While working on The Waste Land T.S. Eliot wrote the line “those treasures over which creeps the beneficient spiders.” That didn’t seem right. Next he tried “nor in memories which will busy beneficient spiders.” No. What about “industrious spiders”? What if they were “kindly spiders.” No, he thought, let’s keep them “beneficent.” And let’s make it “spider,” singular.
At last he settled on “or in memories draped by the beneficent spider.” Instead of many spiders picking and sorting through various strands of memory, it’s just one spider, spinning out memories, or covering them in a web, or maybe some third option.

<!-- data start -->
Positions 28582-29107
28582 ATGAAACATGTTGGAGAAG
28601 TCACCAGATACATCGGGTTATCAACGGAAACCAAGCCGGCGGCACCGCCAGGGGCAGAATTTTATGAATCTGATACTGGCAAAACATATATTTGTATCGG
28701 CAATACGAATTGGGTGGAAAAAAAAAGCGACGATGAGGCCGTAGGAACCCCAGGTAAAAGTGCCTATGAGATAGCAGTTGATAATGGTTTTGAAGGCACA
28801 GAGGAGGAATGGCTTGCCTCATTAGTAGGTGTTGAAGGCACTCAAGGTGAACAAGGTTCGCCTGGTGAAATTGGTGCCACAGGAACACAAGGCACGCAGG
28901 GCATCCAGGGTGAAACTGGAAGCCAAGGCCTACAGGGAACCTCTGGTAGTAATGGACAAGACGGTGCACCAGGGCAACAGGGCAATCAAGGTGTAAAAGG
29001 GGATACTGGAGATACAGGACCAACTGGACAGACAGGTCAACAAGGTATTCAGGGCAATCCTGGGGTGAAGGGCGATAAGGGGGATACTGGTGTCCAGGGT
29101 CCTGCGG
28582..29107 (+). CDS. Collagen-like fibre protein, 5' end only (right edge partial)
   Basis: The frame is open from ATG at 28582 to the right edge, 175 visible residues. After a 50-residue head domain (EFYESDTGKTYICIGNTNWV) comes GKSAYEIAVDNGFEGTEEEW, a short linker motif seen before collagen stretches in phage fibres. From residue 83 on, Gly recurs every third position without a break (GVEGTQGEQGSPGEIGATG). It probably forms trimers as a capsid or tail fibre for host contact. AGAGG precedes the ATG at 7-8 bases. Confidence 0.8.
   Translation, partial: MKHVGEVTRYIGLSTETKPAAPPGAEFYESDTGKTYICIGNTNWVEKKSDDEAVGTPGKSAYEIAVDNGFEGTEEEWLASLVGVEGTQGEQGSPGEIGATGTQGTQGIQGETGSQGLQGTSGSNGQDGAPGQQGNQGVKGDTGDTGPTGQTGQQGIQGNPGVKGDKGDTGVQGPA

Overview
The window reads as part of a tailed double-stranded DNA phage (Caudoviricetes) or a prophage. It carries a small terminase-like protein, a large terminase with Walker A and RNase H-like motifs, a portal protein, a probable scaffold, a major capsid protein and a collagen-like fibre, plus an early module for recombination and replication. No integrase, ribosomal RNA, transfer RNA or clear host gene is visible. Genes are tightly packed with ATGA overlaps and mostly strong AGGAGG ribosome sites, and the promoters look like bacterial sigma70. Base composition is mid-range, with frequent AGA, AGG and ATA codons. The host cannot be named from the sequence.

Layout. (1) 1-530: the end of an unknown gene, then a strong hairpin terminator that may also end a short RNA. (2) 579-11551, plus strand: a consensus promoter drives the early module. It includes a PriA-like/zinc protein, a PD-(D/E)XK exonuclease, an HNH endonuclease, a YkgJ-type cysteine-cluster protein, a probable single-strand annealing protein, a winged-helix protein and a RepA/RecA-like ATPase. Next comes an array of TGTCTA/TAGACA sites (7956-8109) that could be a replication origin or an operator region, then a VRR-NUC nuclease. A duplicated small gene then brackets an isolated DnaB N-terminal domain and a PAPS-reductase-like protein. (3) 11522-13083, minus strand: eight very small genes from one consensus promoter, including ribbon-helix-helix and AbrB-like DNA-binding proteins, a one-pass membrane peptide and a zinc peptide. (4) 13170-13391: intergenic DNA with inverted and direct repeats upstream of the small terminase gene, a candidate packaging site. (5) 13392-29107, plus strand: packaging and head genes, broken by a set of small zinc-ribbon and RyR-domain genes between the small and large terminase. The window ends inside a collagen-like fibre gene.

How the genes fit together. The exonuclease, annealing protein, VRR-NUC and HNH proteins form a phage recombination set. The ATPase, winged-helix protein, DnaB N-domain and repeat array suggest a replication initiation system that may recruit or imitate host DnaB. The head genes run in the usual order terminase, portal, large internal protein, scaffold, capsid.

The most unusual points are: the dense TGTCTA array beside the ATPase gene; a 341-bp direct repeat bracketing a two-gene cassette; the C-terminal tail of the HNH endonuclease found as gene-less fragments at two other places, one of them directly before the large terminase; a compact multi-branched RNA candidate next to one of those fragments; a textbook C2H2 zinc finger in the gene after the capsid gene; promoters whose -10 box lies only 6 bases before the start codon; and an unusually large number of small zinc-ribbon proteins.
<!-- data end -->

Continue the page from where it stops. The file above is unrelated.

Plausibly one could go insane looking through all the revisions of Eliot’s poem and trying to figure out what each of the different changes meant.